Stagnant Demand Now Well Established in US Electrical System: Bleak, or Not Bleak?

I have been citing Rebecca Smith’s excellent reporting on falling electricity demand in the US for almost five years.  The Wall Street Journal’s editors deserve credit for keeping Ms. Smith on the electricity beat so she has the time to develop a deep understanding of the industry.  Most media outlets don’t allow this kind of growth, and their reporters simply reprint industry press releases instead of doing real journalism.

Last week, Ms. Smith updated her longstanding coverage of the decline of US electricity demand and its dramatic impact on the US electrical industry.  Here is a link to her story, but you will have to have a subscription to the WSJ to view it.

Ms. Smith’s story is a status report on the now well established disconnect between US load growth and economic growth, which I have also been covering here on The Power Line.  A graph in her article, taken from the Dept. of Energy’s Energy Information Agency, shows that 2008 was the peak for annual US electrical production, with a total of 3.77 trillion kwh.  Production has not reached that level in the five full years since then, and the EIA does not project any change in that trend in the future.

US power company mouthpieces claim that electricity demand will continue its past upward trend “when the economy turns around,” but the disconnect between economic growth and electrical load growth shows that this is unlikely to happen.  So the US is now “past peak” in electricity demand.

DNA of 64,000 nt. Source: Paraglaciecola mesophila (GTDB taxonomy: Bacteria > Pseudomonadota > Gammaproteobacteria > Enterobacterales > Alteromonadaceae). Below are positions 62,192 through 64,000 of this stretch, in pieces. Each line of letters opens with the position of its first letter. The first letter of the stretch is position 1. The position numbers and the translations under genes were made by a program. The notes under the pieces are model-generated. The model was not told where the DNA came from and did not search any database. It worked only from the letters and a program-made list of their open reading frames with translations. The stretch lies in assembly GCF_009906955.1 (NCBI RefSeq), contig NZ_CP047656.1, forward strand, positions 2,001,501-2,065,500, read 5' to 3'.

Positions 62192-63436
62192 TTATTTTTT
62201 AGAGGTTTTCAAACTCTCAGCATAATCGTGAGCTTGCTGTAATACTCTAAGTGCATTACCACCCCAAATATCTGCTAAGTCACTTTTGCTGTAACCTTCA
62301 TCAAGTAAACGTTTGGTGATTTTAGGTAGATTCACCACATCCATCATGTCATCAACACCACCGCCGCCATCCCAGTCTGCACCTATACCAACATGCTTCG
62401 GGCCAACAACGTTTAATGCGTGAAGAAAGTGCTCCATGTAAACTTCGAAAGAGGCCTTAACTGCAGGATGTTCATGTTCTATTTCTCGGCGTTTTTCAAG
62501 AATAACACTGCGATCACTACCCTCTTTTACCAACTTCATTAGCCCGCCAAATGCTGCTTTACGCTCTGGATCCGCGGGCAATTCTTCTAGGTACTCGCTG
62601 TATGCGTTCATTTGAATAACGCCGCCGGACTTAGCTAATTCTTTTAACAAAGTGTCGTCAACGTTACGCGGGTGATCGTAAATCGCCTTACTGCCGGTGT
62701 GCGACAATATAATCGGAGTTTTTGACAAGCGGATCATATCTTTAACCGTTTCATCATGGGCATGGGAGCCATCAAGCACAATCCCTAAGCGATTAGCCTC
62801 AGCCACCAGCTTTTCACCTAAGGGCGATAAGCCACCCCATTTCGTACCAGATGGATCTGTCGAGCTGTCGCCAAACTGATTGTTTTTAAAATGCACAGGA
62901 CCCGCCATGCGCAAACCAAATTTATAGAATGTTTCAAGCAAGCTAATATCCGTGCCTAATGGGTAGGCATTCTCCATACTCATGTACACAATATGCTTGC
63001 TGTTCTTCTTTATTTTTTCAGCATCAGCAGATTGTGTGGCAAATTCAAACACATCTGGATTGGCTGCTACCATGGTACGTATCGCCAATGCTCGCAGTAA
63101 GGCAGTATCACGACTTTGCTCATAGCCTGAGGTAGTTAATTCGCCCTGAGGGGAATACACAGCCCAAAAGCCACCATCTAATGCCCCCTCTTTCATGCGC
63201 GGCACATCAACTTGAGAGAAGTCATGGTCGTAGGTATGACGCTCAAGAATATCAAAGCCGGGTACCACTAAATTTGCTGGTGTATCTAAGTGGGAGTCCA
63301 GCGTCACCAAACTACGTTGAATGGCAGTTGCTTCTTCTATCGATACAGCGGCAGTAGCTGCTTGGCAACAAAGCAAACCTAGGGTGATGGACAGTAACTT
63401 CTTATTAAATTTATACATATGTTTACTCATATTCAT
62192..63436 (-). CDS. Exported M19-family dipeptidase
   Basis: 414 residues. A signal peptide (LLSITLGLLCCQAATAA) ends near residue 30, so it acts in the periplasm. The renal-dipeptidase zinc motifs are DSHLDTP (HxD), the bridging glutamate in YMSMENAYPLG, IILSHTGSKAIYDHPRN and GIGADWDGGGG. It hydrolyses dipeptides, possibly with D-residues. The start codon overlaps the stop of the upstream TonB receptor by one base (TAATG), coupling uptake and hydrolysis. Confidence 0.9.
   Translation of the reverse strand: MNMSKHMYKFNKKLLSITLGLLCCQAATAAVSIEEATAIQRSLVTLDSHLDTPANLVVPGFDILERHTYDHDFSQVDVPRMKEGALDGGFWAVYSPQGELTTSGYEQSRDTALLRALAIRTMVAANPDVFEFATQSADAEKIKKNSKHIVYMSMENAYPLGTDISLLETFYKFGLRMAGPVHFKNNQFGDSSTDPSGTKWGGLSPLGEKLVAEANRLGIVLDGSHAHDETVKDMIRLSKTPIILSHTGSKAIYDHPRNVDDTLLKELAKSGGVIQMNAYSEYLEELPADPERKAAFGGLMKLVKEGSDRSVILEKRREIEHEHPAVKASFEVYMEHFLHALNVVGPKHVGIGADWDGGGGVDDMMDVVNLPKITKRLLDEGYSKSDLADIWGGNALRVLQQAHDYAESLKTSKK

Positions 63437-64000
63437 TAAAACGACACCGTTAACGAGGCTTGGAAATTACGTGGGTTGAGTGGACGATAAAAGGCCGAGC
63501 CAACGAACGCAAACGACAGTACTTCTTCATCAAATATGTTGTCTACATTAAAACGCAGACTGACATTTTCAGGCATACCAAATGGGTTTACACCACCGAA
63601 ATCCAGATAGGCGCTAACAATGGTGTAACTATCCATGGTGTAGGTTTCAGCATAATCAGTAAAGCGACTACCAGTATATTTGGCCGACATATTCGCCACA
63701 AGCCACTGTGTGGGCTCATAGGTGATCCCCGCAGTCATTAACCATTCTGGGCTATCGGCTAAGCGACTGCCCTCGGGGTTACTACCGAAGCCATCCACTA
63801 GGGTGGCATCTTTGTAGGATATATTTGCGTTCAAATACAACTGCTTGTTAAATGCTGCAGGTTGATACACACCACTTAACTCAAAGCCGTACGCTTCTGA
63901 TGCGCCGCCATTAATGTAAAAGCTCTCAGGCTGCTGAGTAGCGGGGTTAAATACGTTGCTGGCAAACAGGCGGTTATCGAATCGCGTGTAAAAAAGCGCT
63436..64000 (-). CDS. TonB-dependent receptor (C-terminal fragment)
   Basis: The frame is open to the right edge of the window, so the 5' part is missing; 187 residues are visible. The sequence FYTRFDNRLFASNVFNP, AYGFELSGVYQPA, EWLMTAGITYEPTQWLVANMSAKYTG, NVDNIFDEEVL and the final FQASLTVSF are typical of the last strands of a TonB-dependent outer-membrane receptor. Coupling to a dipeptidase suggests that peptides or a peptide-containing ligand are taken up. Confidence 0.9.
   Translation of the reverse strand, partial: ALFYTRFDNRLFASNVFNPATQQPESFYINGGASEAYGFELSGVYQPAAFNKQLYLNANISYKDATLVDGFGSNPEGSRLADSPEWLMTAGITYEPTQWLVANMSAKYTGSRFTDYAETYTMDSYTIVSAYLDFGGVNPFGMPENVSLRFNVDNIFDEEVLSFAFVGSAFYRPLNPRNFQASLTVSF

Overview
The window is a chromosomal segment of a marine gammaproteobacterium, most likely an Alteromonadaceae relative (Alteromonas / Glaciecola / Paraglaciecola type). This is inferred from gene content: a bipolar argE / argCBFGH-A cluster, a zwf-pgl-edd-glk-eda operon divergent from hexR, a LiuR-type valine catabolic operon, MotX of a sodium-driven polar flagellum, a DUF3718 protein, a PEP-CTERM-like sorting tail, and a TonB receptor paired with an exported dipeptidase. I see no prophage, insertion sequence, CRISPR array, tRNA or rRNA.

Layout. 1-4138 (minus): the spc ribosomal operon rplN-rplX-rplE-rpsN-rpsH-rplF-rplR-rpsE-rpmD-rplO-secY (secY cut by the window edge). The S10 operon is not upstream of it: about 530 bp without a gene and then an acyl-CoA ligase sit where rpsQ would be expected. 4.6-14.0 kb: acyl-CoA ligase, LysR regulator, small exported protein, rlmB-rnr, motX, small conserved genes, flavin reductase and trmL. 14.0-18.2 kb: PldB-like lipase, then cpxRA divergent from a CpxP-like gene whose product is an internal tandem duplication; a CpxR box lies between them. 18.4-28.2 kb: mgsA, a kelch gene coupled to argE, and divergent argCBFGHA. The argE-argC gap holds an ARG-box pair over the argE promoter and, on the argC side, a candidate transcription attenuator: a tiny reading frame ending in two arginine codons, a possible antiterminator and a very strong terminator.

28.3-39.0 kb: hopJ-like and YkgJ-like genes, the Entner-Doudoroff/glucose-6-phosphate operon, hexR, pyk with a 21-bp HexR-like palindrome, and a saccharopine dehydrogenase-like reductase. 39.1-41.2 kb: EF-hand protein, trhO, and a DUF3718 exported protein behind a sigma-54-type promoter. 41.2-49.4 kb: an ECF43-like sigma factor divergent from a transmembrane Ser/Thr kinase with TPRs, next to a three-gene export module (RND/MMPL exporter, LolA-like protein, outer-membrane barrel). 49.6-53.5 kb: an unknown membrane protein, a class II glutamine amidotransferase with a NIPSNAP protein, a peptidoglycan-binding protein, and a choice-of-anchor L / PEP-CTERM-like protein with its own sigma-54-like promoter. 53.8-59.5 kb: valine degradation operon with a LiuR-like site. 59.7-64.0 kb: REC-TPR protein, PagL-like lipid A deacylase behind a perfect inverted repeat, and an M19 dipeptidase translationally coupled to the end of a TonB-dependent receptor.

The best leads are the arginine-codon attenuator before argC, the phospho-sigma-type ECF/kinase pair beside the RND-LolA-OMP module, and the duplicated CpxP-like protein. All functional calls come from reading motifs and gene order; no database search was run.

As Ms. Smith puts it:

Utility executives across the country are reaching the same conclusion. Even though Americans are plugging in more gadgets than ever and the unemployment rate had dropped at one point to a level last reported in 2008, electricity sales are looking anemic for the seventh year in a row.

Sluggish electricity demand

Sluggish electricity demand reflects broad changes in the overall economy, the effects of government regulation and technological changes that have made it easier for Americans to trim their power consumption. But the confluence of these trends presents utilities with an almost unprecedented challenge: how to cope with rising costs when sales of their main product have stopped growing.

Sales volume

Sales volume matters because the power business ranks as the nation’s most capital-intensive industry. When utilities are flush with cash, they buy lots of expensive equipment and raise dividends for investors. When they’re selling less of their product, they look for ways to cut or defer spending. Regulators typically allow utilities to charge rates that are high enough to cover their basic expenses, but that doesn’t guarantee them strong profits. Utilities typically need to expand sales volume by 1% or more a year just to maintain their expensive, sprawling networks of power plants, transmission lines and substations, says Steven Piper, an energy analyst for SNL Energy, a research company. “That’s where the existential crisis is coming from,” he adds.
Historically, economic expansion meant expanding electricity sales. In fact, during the 1950s and 1960s, energy demand outpaced the growth in the gross domestic product. Then, from 1975 to 1995, GDP and electricity sales grew in tandem.

But the connection now appears to be broken. The U.S. Energy Information Administration said recently that it no longer foresees any sustained period in which electricity sales will keep pace with GDP growth. [emphasis in original]

Ms. Smith points to a number of factors, including customer generated solar power and energy efficiency investment, as major causes of the industry’s problems:

Local Solar Power Generation